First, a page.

I once had three employers within two years - I have friends in the industry who had even more, jumping around every six months for a while. The combination of start-up culture and entertainment industry - new studios being started up by publishers who then need to unexpectedly reduce costs before a game gets made and shut down the studio. (Though in my case, it was also complicated by the recent movement of Chinese and Korean game companies into the US. They wanted US studios but didn’t do sufficient homework - only after starting the studios did they realize everything was really expensive, and shut them down. I learned not to work for new, Asian-funded studios.)
For programmers, presumably. “Creative” work doesn’t get overtime protection, and only programmers have so far convincingly argued in courts that their work wasn’t creative. The irony being that programmers are the best paid of all game developers to begin with. So all the artists, animators, sound designers and game designers get the unlimited hours and low salaries (even though the work really isn’t necessarily any more “creative” by the legal definition).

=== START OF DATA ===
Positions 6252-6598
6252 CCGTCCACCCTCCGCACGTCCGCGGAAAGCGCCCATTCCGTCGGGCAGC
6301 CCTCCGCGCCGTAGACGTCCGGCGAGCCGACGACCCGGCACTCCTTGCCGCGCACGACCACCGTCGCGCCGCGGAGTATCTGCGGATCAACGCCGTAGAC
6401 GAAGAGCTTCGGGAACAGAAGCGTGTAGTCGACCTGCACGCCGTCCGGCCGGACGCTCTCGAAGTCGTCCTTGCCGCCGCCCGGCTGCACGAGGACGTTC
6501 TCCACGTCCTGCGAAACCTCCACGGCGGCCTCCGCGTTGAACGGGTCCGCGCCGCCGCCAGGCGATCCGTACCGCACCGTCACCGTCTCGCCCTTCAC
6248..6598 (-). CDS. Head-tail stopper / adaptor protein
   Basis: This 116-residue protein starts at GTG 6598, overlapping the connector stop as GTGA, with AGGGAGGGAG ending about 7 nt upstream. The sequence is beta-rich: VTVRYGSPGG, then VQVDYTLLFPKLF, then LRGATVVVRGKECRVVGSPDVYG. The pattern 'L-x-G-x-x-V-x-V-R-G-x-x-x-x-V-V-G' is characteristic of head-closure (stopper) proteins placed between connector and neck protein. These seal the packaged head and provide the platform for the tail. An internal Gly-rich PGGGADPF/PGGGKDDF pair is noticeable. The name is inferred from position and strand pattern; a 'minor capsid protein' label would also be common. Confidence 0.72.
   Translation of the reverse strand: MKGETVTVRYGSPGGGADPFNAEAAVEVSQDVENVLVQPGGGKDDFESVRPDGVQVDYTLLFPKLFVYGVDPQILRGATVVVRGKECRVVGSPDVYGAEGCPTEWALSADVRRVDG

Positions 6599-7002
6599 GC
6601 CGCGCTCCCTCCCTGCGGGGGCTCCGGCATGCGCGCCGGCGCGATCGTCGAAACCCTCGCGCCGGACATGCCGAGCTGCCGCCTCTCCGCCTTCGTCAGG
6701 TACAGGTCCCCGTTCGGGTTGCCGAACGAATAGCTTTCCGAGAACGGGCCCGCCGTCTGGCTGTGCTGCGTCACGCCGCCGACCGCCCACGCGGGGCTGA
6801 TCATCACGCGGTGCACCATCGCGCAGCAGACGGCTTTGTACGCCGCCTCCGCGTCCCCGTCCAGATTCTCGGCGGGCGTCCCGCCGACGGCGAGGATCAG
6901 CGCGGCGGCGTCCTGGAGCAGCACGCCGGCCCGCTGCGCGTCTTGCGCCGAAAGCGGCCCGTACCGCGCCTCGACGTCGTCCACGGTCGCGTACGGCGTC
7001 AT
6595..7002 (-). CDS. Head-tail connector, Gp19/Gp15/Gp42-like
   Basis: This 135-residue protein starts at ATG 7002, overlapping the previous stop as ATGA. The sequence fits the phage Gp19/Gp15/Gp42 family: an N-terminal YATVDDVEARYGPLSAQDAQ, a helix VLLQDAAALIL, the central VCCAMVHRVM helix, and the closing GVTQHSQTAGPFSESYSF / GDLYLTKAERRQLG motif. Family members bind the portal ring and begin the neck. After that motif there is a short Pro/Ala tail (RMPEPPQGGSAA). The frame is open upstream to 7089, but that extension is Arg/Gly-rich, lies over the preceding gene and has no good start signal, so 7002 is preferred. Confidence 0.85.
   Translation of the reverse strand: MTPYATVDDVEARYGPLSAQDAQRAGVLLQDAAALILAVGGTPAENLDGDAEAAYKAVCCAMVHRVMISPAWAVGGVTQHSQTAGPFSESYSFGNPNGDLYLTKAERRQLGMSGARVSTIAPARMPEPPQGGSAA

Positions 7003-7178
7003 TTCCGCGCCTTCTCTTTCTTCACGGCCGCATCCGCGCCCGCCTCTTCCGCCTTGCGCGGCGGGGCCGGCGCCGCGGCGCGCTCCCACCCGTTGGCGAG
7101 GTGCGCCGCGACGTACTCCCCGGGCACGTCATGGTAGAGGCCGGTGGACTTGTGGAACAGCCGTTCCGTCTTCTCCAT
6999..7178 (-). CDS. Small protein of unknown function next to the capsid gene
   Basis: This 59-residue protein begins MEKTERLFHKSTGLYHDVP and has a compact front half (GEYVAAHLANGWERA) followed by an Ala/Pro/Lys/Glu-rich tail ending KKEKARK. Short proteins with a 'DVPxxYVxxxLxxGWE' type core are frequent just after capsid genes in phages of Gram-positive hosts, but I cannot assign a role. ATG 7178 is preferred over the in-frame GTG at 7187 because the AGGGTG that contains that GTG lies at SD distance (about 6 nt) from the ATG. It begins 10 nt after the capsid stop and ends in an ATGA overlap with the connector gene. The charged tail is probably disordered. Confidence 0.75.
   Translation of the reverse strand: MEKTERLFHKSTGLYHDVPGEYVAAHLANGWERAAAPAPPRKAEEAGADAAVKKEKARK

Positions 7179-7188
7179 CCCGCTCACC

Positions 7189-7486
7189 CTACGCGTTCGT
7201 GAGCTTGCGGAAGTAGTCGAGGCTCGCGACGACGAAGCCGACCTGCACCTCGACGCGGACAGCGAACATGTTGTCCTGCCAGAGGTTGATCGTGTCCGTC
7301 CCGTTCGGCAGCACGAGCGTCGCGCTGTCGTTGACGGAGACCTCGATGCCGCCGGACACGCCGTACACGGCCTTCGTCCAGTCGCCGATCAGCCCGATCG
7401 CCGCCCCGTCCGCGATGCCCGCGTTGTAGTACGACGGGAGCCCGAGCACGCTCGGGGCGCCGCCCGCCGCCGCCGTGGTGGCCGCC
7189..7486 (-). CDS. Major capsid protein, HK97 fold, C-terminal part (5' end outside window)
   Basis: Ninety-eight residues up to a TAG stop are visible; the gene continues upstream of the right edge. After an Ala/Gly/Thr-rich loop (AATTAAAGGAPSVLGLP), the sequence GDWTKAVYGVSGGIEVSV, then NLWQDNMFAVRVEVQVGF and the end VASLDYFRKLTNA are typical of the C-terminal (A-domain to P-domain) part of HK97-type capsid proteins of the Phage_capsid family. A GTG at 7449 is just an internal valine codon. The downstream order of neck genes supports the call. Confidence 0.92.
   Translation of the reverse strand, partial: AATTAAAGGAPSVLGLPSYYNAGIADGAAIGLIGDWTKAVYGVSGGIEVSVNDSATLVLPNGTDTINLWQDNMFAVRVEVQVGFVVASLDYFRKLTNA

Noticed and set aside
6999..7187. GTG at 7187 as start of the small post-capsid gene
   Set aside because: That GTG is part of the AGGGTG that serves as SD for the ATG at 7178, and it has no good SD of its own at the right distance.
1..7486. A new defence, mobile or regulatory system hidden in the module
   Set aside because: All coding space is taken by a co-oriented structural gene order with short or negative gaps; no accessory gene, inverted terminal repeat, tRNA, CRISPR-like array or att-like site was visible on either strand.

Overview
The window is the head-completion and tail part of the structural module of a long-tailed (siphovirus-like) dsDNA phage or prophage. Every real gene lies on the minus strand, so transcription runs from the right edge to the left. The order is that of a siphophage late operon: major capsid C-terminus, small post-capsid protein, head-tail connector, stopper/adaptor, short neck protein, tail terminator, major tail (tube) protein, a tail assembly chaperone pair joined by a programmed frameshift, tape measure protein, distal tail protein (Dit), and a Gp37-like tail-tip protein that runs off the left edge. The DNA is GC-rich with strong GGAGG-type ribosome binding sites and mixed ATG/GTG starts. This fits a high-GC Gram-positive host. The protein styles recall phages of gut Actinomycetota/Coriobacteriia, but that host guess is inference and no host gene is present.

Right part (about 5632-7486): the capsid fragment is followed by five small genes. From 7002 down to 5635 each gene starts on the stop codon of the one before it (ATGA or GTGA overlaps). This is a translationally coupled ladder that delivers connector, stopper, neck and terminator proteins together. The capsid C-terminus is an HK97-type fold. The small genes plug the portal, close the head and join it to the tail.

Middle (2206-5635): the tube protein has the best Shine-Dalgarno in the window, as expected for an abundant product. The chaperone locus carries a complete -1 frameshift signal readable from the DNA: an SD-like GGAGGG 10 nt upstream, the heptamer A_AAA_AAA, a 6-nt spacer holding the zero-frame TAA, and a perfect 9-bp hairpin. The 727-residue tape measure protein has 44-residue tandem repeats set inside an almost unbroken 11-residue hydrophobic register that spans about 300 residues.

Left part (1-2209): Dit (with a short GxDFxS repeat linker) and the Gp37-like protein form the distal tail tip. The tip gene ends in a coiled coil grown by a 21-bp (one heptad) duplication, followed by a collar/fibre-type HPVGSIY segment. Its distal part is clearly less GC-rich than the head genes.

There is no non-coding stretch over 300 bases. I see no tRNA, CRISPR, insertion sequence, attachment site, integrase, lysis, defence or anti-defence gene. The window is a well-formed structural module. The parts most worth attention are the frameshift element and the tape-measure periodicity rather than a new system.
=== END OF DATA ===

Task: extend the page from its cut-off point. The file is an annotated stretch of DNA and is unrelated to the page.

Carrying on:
One company I worked for not only didn’t have overtime, even for programmers (though to their credit they tried to eliminate crunch), unpaid “personal time off” had to be taken on an hourly level (e.g. dentist appointment in the morning; came in to work late). So no matter how many hours one worked, one would almost inevitably end up being paid less than the stated salary. I’m not sure that was legal. I’m not sure they cared.